While there are so many different strategies in regards to job searches, job interviews, work style, etc, there is one thing critically important and should be a number one strategy in all these areas. Do you always do as you say will do?
While this strategy is important in every area of your life, “doing as you say will do” and having a 100% “do as you say ratio” is noticed more often than you think during your job search and in the workplace.
Harmless statements people throw out there such as “I’ll call you later,” “I’ll bring that article in for you,” or “I’ll follow up next week,” are oftentimes just that. Statements. But, the people who actually follow through and do them are the people who end up standing out.
Doing what you say you will do seems so simple. But so many people don’t follow up and execute on their promises.
When you are in the job market or at work, you are expected to follow through on your statements. If you write at the bottom of your cover letter that you will follow up next week then you need to follow up next week.
Sometimes a hiring manager might be interested in you as a candidate but will not call you and will wait and see if you actually do “follow-up next week.” It’s all part of the assessment of you as a candidate.
Do People Even Remember All the Little Promises?
Sometimes your promises or statements are small things and don’t matter all that much. Maybe you are at work one day and someone mentions how good the cookies were that you brought in a few months ago. You might say, “Thanks! I’ll make some up this week and bring them in.” But, you don’t.
You won’t get disciplined or written up for that but people who remember what you said are taking mental notes (and people tend to remember great cookies!). Subsequently, the more you do not deliver on your promises, the more trust people start losing in you.
Even if you just neglect to follow through on the small stuff, but you do deliver on the important stuff, your lack of follow through on any one thing can hurt your career brand.
And if you make promises on the big stuff and don’t deliver? You will likely be disciplined and if you continue to fail to deliver, you can be terminated from your job.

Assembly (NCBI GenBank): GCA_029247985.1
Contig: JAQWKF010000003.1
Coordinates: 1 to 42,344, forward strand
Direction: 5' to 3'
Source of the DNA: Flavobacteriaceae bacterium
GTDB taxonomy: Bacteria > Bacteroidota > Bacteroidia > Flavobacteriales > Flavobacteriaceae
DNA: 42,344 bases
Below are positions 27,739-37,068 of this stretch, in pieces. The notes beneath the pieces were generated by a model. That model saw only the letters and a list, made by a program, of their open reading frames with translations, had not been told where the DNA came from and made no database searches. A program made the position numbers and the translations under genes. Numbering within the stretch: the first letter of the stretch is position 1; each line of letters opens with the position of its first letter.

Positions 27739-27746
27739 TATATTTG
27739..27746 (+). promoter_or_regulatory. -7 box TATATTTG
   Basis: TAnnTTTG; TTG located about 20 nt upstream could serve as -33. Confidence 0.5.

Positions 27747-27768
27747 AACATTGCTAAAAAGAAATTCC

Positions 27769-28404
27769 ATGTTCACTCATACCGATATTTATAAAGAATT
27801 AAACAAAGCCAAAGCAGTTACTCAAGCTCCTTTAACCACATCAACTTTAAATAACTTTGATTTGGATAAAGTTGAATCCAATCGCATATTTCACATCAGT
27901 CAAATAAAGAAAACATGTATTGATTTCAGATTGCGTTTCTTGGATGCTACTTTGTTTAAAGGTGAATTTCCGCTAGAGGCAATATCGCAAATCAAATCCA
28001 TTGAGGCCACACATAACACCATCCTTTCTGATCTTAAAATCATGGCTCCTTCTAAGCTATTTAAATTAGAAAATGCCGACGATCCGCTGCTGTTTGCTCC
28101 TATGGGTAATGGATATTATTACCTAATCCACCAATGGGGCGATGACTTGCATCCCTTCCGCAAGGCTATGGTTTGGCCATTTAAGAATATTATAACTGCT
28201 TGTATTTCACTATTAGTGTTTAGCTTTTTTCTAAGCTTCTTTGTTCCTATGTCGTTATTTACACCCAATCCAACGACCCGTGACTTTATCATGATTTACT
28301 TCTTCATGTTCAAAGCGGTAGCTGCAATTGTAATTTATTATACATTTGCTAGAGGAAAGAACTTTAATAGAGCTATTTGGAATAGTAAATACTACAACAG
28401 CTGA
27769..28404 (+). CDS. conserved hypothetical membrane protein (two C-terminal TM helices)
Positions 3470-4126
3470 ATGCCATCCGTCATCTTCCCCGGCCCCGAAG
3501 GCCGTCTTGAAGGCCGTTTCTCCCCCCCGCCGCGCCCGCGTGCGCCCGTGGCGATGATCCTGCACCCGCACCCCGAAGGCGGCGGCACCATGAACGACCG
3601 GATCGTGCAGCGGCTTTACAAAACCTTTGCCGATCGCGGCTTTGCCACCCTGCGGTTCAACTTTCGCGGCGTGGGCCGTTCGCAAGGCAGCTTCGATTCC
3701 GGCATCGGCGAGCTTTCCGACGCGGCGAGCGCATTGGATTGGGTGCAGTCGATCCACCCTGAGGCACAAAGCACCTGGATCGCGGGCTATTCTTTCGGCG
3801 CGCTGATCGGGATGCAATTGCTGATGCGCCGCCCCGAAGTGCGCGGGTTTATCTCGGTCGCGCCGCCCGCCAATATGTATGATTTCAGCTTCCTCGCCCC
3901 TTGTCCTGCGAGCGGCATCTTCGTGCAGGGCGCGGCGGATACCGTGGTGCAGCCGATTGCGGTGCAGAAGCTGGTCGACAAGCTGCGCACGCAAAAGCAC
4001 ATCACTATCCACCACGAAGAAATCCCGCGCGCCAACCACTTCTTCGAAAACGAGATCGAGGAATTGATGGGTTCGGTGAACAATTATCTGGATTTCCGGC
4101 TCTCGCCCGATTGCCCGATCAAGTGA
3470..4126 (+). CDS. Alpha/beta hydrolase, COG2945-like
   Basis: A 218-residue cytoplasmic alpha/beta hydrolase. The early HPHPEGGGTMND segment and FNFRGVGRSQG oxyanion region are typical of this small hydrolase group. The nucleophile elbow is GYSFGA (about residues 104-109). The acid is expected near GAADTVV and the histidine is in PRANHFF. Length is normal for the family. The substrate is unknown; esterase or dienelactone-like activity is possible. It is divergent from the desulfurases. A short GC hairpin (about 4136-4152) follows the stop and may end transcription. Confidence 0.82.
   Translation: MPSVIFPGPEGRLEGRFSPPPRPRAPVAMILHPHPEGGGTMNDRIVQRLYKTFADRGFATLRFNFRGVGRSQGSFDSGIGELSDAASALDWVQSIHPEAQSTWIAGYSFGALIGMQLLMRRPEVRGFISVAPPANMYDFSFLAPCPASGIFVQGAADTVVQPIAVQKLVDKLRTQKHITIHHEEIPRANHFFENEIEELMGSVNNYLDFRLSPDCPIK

It comes down to this: if you throw out a bunch of casual statements and do not follow through, it may or may not be brought to your attention. Whether it is or not depends on how important it is. But even if it isn’t, if you have a history of not doing what you say you will do in relatively unimportant things, your manager is likely to take that into consideration when evaluating whether or not you should have increased responsibilities or could handle a higher level position.
This is a perfect example of “past behavior predicting future success.”
If you always do what you say you will do, no matter what it is, you will earn great trust and respect from those around you.
The ironic thing about this is that it’s almost “normal” for people to throw out empty statements sometimes (such as “Let’s plan a time to have lunch sometime,” or “I’ll see if I can find that e-mail and forward to you”) and never do it. Normal meaning, it is very common. But when someone always follows through, it is impressive! It definitely gets noticed and really helps build up a strong career brand.
Most importantly, always doing what you say you will do creates integrity and integrity is a crucial and necessary trait to have and a core value in most workplaces.
When you think about it, this concept is so basic. It’s such an easy way to build up your brand and command respect and trust from everyone around you.
Sometimes people just operate on auto-pilot and not following through on their promises in unintentional. They get caught up in conversations, they say things and then move onto to the next task or next conversation and simply forget about all the different little promises they made.
If you want to have a 100% “do as you say” ratio then you need to really think about the things that come out of your mouth. When you are about to say something that you will do, stop yourself and ask yourself the question, “Do I have any intentions of actually doing this?” If the answer is no, then just don’t say it. If the answer is yes, then to assure you don’t forget about it, write it down.
Sometimes some of the things that are necessary to build up a strong career brand are basic common sense items. This one is an easy one – just be intentional about what you promise and always deliver on your promises. Other people’s trust in you is critical to your career brand.
Jessica Simko, is a senior level human resources professional and a leading career brand and job search expert/strategist. She is also the founder of Career Brand Authority. You are invited to visit her blog and download her FREE e-book, “Top Strategies that Get Job Interviews.”